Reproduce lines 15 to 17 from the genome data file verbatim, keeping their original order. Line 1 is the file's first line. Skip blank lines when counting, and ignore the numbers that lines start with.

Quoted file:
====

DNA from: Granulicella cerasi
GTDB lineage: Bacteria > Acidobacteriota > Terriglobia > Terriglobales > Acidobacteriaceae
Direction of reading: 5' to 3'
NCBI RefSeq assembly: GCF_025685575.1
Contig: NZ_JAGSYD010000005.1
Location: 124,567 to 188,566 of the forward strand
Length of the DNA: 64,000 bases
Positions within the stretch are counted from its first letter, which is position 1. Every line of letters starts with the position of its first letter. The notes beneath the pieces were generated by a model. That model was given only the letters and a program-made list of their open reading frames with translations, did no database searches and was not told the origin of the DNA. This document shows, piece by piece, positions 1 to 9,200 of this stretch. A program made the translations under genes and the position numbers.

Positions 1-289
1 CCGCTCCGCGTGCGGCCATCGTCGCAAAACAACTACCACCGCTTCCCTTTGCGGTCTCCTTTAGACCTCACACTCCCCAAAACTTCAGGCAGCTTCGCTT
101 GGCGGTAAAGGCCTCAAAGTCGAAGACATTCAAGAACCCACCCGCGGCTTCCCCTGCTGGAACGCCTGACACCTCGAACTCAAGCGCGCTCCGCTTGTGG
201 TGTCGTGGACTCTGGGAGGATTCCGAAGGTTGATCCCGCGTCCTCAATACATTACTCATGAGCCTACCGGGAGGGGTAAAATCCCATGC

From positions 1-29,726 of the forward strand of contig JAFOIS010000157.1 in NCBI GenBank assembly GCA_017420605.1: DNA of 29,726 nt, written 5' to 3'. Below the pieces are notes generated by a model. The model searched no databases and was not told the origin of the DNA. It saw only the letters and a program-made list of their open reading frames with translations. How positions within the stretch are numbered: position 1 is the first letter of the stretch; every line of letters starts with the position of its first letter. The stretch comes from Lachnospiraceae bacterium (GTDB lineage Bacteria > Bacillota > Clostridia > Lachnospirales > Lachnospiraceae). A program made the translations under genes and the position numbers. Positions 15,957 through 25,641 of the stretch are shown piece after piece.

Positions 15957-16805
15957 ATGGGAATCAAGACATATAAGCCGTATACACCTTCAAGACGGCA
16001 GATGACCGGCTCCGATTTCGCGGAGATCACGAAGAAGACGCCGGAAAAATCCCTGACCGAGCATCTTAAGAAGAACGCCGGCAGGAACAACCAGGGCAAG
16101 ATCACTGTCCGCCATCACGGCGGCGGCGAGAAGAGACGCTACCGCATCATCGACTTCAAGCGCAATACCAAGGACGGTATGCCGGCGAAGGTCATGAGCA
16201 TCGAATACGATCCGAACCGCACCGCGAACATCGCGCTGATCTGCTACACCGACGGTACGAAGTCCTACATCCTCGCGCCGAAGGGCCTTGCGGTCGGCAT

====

15957 ATGGGAATCAAGACATATAAGCCGTATACACCTTCAAGACGGCA
16001 GATGACCGGCTCCGATTTCGCGGAGATCACGAAGAAGACGCCGGAAAAATCCCTGACCGAGCATCTTAAGAAGAACGCCGGCAGGAACAACCAGGGCAAG
16101 ATCACTGTCCGCCATCACGGCGGCGGCGAGAAGAGACGCTACCGCATCATCGACTTCAAGCGCAATACCAAGGACGGTATGCCGGCGAAGGTCATGAGCA